With special permission, the Business Lab is equipped with printers, scanners, desk space and a call booth.
            Mark, a Kettle Falls native and UW grad, has been with the library system since 2006.
            Paul Chapin told the club members that library cards are free and access is open to city and county residents.
            Students from all area colleges and universities are welcomed,
            On the on the busiest days some 3,000 people are counted.
            Paul, a Whitman grad, said the Central Library also is designated as a shelter for things like severe air pollution.  As many as 1,500 can be allowed there, he said.
            Crackers or other light snacks are available, but there is no food service on-site or catered.  A New Leaf Café offers coffee and other drinks, provided by “women with barriers to traditional employment.”
            Sleeping in the library is discouraged, but an array of chairs and benches provide comfortable surroundings.
            A large second-floor space accommodates tots and kids, especially popular for Saturday children’s gatherings.  A Thursday night event is a Saturday Night Live-style of programming.
            The non-commercial, listener –supported KYRS radio station operates on 88.1/92.3-FM.
            As Paul summed it up: “We are doing amazing things.”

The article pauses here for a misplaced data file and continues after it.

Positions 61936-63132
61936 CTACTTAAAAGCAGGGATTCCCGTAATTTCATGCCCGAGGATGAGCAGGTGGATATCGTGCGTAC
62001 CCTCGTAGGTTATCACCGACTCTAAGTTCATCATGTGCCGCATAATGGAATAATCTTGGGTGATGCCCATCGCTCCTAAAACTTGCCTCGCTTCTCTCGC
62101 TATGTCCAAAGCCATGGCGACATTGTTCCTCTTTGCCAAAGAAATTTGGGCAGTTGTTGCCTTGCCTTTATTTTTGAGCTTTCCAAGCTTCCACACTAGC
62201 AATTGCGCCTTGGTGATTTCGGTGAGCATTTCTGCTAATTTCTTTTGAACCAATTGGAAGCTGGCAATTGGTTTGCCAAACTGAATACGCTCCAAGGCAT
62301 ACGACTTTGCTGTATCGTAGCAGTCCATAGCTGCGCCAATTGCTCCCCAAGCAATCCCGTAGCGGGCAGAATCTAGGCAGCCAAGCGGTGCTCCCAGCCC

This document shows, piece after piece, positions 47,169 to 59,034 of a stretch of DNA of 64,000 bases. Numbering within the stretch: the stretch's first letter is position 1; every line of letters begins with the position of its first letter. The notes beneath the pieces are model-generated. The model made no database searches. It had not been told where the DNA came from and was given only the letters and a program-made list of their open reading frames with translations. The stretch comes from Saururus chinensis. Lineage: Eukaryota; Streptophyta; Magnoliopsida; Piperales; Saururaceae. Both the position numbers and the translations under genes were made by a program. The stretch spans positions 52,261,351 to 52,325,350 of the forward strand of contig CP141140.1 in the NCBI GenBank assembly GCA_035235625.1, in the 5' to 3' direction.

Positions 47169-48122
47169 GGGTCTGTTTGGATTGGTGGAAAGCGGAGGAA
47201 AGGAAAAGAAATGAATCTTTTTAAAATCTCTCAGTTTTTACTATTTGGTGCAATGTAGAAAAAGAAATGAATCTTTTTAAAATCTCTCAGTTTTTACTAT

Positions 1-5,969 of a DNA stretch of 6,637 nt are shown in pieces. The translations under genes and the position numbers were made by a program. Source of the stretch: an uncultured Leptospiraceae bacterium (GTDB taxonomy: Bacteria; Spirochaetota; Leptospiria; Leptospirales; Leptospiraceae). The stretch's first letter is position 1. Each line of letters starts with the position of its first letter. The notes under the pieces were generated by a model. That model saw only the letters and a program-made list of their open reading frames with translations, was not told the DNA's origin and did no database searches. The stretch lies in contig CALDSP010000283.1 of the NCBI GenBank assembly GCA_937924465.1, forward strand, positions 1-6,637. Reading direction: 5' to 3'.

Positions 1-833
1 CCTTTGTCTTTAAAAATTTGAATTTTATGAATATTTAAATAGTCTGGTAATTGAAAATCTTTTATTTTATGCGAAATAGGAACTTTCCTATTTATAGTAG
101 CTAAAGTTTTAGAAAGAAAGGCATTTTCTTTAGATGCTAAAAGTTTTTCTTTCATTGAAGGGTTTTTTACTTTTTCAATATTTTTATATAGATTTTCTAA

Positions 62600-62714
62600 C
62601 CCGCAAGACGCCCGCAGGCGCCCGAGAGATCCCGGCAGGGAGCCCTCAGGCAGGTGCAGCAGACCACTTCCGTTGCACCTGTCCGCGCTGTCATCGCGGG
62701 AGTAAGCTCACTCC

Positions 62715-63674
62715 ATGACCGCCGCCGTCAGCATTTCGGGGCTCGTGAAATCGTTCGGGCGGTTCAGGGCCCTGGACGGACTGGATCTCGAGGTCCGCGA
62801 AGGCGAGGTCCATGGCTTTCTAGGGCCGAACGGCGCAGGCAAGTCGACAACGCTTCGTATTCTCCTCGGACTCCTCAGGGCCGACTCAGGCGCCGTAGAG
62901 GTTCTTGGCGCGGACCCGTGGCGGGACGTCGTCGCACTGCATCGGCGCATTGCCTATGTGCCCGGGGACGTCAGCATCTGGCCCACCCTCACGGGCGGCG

Neighborhood libraries also shine
            While the wow-factor is highest at the Central Library, Spokane’s other libraries also shared marked improvements.
            They include Liberty Park, 402 S. Pittsburg; Shadle Park, 2111 W. Wellesley. The Hive (arts education), 2904 E. Sprague and Hillyard, 4110 N. Cook.
            Finishing touches are being completed at Soth Hill and Indian Trail libraries. 
 Bulletin editors: Chuck Rehberg and Sandy Fink
 Pictures:  Lenore Romney
Human Trafficking -- Stephanie Pratt
Mar 27, 2023
Noon at Bark
Club Social -- Honor Retiree
Mar 31, 2023
Potluck at Fossums -- 5:30pm
Arena Construction - Rustin Hall
Apr 03, 2023
Noon at Bark
Launch NW (Innovia) - Ben Small
Apr 17, 2023
Noon at Bark
President's Update -- Melinda Keberle
Apr 24, 2023
Noon at Bark
Saling Scholarship Presentations
Jun 12, 2023
Noon at Bark
President's Update -- Steve Boharski
Jun 26, 2023
Noon at Bark
Luncheon Menu at Bark